Alberta’s oil is taking the scenic route to the east coast.
The Canadian Transportation Agency has approved a request from Irving Oil to ship Alberta oil through the Panama Canal to its New Brunswick refinery – a necessary detour with the absence of a pipeline.
“From Western Canada to offshore Newfoundland, we’re expanding our reach as we continue to pursue solutions that help create energy security for our country,” Irving spokesperson Candice MacLean said to the Financial Post.
Irving Oil applied to the Canadian Transportation Agency for permission to use the canal last month, citing an urgent need to secure Alberta crude oil.
“It is critical to our customers, to our business, and to energy security throughout Atlantic Canada that we are able to use foreign crude oil tankers to access Western Canadian crude oil on an urgent basis and going forward,” Irving chief refining and supply officer Kevin Scott said at the time.
If Canada had been able to build new pipelines in recent years the firm would not be in such a difficult position.
In 2014 TC Energy Corp. proposed the Energy East pipeline. This $15.7 billion project would have brought Alberta oil to the Irving Oil refinery as well as Quebec’s refineries.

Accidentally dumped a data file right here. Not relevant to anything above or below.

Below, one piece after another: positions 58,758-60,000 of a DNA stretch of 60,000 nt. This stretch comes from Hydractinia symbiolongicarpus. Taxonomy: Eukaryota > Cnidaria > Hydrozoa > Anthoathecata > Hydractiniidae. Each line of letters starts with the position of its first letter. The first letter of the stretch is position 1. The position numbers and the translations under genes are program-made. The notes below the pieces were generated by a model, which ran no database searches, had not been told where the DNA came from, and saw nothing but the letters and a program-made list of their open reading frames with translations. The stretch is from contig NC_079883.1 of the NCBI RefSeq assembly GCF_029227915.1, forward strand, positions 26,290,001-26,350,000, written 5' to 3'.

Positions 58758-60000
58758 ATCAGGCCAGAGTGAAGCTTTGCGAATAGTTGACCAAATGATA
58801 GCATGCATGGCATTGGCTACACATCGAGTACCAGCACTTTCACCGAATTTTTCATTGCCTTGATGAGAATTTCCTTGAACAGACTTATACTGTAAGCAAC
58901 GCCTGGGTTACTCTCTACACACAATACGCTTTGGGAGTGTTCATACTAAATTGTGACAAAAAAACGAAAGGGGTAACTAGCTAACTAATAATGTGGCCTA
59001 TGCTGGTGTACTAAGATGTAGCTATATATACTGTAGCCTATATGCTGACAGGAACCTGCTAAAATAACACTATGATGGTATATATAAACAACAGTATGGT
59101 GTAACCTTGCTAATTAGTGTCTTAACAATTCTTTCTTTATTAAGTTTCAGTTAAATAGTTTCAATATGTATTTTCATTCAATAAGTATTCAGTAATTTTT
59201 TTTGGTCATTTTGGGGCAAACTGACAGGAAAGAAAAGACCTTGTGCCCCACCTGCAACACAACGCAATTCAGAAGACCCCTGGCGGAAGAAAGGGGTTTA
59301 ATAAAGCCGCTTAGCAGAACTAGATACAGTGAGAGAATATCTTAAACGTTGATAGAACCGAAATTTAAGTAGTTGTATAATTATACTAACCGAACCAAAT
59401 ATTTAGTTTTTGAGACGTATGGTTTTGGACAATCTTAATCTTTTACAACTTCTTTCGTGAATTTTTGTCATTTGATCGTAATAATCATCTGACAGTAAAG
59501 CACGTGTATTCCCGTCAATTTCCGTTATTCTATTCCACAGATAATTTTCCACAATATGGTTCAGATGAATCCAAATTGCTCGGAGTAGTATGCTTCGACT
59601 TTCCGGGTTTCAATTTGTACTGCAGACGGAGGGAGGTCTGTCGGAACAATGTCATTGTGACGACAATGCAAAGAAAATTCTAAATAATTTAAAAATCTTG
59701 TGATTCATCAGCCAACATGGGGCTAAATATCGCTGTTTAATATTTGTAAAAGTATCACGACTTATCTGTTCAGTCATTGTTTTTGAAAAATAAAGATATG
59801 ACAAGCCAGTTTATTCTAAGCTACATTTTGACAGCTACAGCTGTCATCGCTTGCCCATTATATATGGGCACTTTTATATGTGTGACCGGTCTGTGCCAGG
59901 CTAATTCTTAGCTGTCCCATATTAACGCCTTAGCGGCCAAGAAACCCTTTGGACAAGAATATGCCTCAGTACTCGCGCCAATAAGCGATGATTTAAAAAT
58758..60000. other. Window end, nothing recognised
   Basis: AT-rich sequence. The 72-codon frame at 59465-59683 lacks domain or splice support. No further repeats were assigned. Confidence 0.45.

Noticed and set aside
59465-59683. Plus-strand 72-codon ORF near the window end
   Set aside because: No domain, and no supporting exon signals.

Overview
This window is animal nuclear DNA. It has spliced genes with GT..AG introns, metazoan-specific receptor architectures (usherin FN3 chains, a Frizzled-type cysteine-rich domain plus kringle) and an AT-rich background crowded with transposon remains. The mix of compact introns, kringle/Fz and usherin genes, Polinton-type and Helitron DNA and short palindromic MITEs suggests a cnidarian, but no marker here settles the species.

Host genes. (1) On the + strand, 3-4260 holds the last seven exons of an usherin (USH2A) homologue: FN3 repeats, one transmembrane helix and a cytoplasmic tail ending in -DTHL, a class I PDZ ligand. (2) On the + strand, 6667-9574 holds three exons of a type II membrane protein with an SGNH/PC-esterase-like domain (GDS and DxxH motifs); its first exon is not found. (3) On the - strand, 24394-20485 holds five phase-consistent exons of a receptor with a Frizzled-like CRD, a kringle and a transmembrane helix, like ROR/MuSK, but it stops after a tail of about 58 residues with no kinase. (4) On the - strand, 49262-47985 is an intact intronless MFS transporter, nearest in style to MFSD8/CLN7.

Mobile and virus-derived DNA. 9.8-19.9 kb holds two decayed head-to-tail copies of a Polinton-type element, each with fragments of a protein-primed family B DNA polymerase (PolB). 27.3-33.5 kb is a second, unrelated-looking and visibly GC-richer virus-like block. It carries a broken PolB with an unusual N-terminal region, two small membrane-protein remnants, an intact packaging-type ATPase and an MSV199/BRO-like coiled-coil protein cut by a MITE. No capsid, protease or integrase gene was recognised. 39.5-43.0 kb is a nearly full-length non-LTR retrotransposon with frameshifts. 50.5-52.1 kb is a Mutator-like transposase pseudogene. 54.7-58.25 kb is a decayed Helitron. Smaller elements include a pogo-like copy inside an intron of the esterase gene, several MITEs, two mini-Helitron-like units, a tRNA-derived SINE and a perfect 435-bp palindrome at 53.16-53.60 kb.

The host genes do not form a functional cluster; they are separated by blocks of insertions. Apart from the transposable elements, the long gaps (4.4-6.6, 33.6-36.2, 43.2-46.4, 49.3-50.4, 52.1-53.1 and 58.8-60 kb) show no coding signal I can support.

Energy East was permanently shelved in 2017 after intense opposition from the Quebec government and environmental groups.
According to estimates by the Financial Post, Irving tankers going from British Columbia to New Brunswick will travel around 11,771 kilometers — over two-and-a-half times as far as the 4,600 kilometer Energy East route.
In recent years Canada has become more dependent on states like Saudi Arabia, a country with a horrendous human rights record, to supply oil to Canada’s eastern provinces.
Scott says the company may soon source oil from ports along the US Gulf Coast, noting that Canadian oil is often shipped south through US pipelines.
“Canadian oil is also available from Canadian crude producers at Gulf Coast terminals in the United States,” he said.
“To maintain flexibility with crude suppliers, Irving Oil needs to have the option to acquire Canadian oil both in British Columbia and the Gulf Coast.”